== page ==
The rules of magic circle state that a being of the target type cannot enter/exit except by use of teleport/planar travel, succeeding on a Cha Saving throw.

If I go by the description, I read it as: to keep them out they cannot enter; to keep them in, they cannot exit. However, it does not seem to prevent movement/teleport in the opposite direction.

Can a wish spell be used to summon/teleport a creature into a Magic Circle that was cast to keep them in?

  • \$\begingroup\$ In the current state of the question, a reversed Magic Circle is the complete red herring. The true question is can you use Wish to teleport an unwilling creature to a specified point. \$\endgroup\$
    – enkryptor
    Aug 13 '18 at 0:15
  • 1
    \$\begingroup\$ Any reason you don't want to just use gate, which does exactly this thing? \$\endgroup\$ Aug 13 '18 at 3:42
  • \$\begingroup\$ Gate only works if they are on another plane. In this instance, they are not. \$\endgroup\$
    – Phajze
    Aug 13 '18 at 10:23

Yes, you can.

Or at least you can try.

Using wish to duplicate a lower level spell

Wish explicitly allows you to "duplicate any other spell of 8th level or lower", that might be one way to go.

You mentioned teleporting and summoning. The teleport spell itself is probably not what you want, since it actually transports someone or something from the location of the caster to some other location, and you want to fetch someone (or something). There are other summoning spells that you could use wish to emulate. There's not necessarily a lot of advantage to that, except that you don't have to supply the emulated spell's material components. That can be a real bonus, some of them are a bit icky.

Freestyling it

But you don't need no stinking lower level spell! You have a wish! You can do anything you want!

Wish also says:

You might be able to achieve something beyond the scope of the above examples. State your wish to the GM as precisely as possible. The GM has great latitude in ruling what occurs in such an instance; the greater the wish, the greater the likelihood that something goes wrong. This spell might simply fail, the effect you desire might only be partly achieved, or you might suffer some unforeseen consequence as a result of how you worded the wish.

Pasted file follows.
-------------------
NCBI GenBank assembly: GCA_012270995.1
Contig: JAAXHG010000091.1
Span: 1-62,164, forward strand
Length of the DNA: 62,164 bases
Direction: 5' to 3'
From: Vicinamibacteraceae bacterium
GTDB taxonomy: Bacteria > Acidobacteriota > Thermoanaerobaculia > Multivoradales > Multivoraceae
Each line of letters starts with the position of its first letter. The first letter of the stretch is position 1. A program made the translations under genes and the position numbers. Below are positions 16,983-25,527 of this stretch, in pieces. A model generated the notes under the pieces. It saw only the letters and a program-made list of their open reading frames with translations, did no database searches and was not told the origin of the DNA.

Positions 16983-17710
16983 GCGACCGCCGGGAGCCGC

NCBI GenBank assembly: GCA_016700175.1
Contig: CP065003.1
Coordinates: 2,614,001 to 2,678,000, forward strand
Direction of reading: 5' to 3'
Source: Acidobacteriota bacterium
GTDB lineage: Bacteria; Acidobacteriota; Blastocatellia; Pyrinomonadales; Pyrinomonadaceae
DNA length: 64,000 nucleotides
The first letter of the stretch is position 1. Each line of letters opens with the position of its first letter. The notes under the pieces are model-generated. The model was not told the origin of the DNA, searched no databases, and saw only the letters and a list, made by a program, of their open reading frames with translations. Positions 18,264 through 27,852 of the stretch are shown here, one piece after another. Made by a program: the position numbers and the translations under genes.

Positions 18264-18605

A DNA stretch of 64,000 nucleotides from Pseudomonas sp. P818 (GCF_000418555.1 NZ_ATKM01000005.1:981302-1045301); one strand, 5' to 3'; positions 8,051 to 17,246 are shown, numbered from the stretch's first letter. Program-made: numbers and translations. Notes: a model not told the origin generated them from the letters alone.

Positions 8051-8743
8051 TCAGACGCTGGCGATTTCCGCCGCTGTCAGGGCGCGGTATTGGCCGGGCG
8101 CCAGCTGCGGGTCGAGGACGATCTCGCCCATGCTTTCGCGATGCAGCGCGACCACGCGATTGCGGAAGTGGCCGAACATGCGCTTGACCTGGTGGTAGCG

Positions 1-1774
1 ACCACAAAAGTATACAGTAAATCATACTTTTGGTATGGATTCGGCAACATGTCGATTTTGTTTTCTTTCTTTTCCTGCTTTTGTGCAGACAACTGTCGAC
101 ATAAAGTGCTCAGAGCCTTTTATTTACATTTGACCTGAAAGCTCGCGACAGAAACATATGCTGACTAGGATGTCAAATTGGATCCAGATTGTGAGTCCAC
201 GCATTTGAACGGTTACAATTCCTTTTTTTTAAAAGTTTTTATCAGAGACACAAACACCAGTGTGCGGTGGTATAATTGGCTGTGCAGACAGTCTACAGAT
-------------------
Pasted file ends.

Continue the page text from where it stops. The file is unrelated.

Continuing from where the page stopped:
So, you can just wish that a demon (or whatever) would appear in your magic circle.

The easy way:

You can go the easy route and say it just like that. "I cast wish. I wish {fill-in-the-blank} to be transported to my magic circle." Easy-peasy, assuming you have wish on your spell list that day, or have it available through some other means. Take what, 30 seconds? Besides, how bad could it be? You can always use wish again to undo anything that doesn't go quite right.

The hard way:

Or, you could spend years at it. You could try summoning weaker creatures of whatever type you you're interested in and work your way up. You could attempt to gather specific information on the particular entity you want to entrap and bind to your will. You could conduct careful research in obscure libraries, research new spells, engage in field expeditions to gather useful materials, enlist allies to assist you in your quest, build elaborate containment facilities, acquire strange and potent arcane skills and artifacts, suborn governments, subjugate peoples, consume the guilty and innocent alike to use their essences to fuel your quest for power, and then finally after a lifetime of preparation, you can use that final wish to have that celestial, elemental, fey, fiend, or undead dragged by your unstoppable arcane might into your magic circle, there to be compelled to do your bidding for all eternity! What could possibly go wrong?

So, yes, you can use wish to summon anything you want into your magic circle, and it could be the work of but a few moments, or the work of a lifetime.

Read the fine print and don't try this at home

Wish potentially has some repercussions, nothing serious, just the usual legalese about operating heavy machinery, necrotic damage, weakness, permanent disability, but nothing to worry about.

And of course, wishings and summonings sometimes go awry, so it's entirely possible things won't go the way you envision.

  • 2
    \$\begingroup\$ Teleport requires the being to be willing, so using Wish to duplicate that effect would not work (assuming the creature was unwilling). \$\endgroup\$
    – Destruktor
    Aug 12 '18 at 18:40
  • \$\begingroup\$ True. Although the summoned being might just be willing, you never know. \$\endgroup\$
    – Jack
    Aug 12 '18 at 18:44
  • \$\begingroup\$ @Jack it is probably worth editing into your answer though. A vast majority of creatures are not going to be willing to be teleported to a magical prison they cannot escape. \$\endgroup\$
    – Rubiksmoose
    Aug 13 '18 at 4:27
  • \$\begingroup\$ @Rubiksmoose Nothing in spell description says that target is aware of teleport destination. It is leap of faith of some sort. \$\endgroup\$ Aug 13 '18 at 9:40
  • \$\begingroup\$ @AntiDrondert I'm aware of that however the default assumption is that enemy creatures are unwilling. Regardless I just think it is worth mentioning for completeness. \$\endgroup\$
    – Rubiksmoose
    Aug 13 '18 at 9:52

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